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Office of the Vice President

For Immediate Release September 12, 1995


I am deeply disappointed with Senate Appropriations actions that undermine U.S. competitiveness at home and abroad by gutting or eliminating essential U.S. Department of Commerce programs. Substantially decreased or zero funding for technological advancement and economic development in a global economy is unacceptable and as the President's balanced budget demonstrates, unnecessary. These proposed cuts to the Commerce's trade and technology programs threaten to weaken the U.S. economy, stifle job growth, and compromise our nation's ability to compete internationally -- immediately and well into the future.

Of particular concern to me are efforts to eliminate the Advanced Technology Program (ATP), the Manufacturing Extension Partnership (MEP) in the National Institute of Standards and Technology, and the Telecommunications and Information Infrastructure Assistance Program (TIIAP) in the National Telecommunications Information Administration. Sharp, ideological attacks on these and other important technology programs simply ignore the realities of global competition.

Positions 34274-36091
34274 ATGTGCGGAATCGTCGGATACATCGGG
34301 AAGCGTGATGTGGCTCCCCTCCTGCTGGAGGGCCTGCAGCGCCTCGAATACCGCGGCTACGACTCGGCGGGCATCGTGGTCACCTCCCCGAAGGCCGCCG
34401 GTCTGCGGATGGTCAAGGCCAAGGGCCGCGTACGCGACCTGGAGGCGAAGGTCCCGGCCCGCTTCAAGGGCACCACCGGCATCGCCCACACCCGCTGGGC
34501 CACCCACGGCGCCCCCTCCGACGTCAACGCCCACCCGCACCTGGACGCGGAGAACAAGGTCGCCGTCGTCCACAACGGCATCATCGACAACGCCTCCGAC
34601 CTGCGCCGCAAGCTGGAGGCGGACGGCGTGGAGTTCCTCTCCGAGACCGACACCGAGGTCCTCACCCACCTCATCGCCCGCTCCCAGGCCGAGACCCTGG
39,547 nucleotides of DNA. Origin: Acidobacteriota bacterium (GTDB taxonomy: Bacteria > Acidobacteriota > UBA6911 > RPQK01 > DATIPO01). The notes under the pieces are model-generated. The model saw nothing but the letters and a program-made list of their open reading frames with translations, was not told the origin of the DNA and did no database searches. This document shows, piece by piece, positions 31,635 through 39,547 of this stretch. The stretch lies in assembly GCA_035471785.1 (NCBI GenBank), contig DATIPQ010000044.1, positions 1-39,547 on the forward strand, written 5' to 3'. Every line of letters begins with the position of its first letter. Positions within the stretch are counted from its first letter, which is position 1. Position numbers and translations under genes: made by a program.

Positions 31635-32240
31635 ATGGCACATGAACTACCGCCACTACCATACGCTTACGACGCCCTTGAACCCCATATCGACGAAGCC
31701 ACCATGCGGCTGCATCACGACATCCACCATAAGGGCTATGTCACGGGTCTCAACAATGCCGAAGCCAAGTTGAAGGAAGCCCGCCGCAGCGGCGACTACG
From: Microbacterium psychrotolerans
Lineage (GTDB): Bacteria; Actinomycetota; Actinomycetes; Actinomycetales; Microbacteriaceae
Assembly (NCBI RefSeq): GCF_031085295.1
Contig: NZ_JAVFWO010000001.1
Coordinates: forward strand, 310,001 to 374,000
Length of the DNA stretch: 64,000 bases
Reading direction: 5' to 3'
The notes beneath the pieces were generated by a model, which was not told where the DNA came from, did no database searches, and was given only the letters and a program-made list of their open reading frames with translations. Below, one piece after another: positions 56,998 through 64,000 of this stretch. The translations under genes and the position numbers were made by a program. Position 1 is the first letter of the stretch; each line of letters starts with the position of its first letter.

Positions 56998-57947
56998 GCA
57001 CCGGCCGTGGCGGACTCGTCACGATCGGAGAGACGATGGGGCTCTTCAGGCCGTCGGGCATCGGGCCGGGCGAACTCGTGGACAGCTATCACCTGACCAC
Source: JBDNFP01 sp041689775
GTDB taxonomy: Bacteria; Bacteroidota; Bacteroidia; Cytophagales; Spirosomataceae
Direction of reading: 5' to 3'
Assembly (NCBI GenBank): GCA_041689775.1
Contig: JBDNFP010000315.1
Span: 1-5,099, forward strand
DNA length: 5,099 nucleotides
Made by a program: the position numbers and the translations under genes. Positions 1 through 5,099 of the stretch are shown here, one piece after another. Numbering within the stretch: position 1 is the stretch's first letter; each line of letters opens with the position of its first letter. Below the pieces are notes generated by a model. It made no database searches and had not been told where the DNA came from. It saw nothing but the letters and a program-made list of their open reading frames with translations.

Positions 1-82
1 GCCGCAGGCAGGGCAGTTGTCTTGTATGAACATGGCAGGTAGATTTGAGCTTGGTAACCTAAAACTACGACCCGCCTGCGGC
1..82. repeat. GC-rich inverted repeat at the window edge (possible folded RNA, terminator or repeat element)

Moreover, these programs prove that the public and private sectors can work together to promote the long-term economic interests of this nation. They work because they are competitive, merit-based, industry-led, and cost-shared, and were created, on a bipartisan basis, after intense national debate. They are a product of Congress' willingness to do what is right and necessary to help U.S. industry and workers fully realize our potential in the midst of the economic realities of our times.

This Administration will fight to preserve our nation's investments in trade and technology because, in the global economy, these investments mean jobs, economic growth, and increased standards of living for the American people. Under the leadership of Commerce Secretary Ron Brown, the Department of Commerce has been very effective in stimulating economic opportunity for the American people. Commerce's trade and technology programs must not only survive, but should be coordinated and led by the Department of Commerce if this nation's businesses and workers are to excel in the global economy.